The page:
Exploring The Civil Rights Trail in Downtown Anniston
One of Anniston’s dubious footnotes in history is the infamous KKK orchestrated attack on the Freedom Riders. Early in 1961, the Supreme Court struck down the Jim Crow laws that segregated public transportation. However, integration required riders to claim their newly granted rights.
In May of 1961, a small group of students planned a ride from DC to New Orleans. They never made it. On May 14, an angry mob attacked the bus in Anniston’s streets and followed it outside of city limits. Once beyond police jurisdiction, the mob torched the bus and assaulted the riders. They managed to stop to ride, but the pictures and stories of the event launched a movement. By the end of that summer, the entire bus system was filled with inspired and motivated students taking to the roads to integrate and heal America. The location of the attack is now the Freedom Riders National Monument. It’s a surreal experience to look at the pictures, and realize that you’re standing right there.
Anniston was founded as a “Model City” and never deviated from that dream. The progressive citizens refused to let their town be intimidated by the KKK and formed the Human Relations Council consisting of five white men and four black men to stand up to mob rule. They succeeded in integrating the public library, and the spirit led to the conviction of Hubert Strange in the murder of Willie Brewster.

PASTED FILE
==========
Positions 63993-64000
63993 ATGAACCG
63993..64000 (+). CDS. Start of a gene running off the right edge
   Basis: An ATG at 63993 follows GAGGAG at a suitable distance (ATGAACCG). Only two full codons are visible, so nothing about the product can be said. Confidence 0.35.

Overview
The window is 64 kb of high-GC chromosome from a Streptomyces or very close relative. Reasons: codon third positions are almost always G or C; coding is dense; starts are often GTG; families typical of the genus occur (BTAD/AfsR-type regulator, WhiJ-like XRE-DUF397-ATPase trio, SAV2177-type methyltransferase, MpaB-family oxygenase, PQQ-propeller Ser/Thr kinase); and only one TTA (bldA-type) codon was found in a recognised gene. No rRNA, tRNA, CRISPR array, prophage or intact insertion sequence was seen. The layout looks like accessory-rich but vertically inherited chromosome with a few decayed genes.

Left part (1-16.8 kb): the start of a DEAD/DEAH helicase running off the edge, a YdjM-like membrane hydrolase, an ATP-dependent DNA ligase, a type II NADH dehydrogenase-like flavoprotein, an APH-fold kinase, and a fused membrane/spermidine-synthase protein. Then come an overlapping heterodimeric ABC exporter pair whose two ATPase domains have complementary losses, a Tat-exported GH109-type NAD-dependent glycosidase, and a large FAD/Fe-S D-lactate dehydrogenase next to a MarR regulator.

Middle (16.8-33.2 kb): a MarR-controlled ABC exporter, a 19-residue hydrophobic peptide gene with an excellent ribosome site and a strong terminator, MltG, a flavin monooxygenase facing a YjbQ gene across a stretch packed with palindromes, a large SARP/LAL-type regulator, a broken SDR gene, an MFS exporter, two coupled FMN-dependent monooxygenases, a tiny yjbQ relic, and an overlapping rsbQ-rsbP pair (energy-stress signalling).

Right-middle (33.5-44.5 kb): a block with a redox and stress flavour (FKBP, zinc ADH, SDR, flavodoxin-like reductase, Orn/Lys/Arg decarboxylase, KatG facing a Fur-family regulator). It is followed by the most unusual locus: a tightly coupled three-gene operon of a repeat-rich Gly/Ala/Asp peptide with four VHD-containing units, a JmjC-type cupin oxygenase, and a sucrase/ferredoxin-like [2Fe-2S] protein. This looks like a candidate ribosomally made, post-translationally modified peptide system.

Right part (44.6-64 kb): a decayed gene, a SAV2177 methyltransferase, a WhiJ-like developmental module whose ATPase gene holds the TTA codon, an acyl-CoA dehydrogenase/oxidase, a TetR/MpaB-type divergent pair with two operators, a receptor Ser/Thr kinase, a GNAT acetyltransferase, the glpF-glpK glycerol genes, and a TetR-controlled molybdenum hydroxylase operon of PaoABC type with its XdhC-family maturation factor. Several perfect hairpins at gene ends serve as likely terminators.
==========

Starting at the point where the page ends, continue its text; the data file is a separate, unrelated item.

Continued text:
The Hubert Strange sentence was the first time a white man was convicted of murdering a black man in Alabama, and by an all-white jury, no less. The city erected a plaque for Willie Brewster around the corner from the Freedom Riders Monument. It bears the following passage from the Anniston Star “We, as a community, are determined that those who advocate and commit secret acts of violence will not control this country. We are determined to fight with the weapons of law to retain the dignity of this community and to punish those who struck down a respectable and industrious citizen.” It’s essential that we remember our past, so that we can choose our future.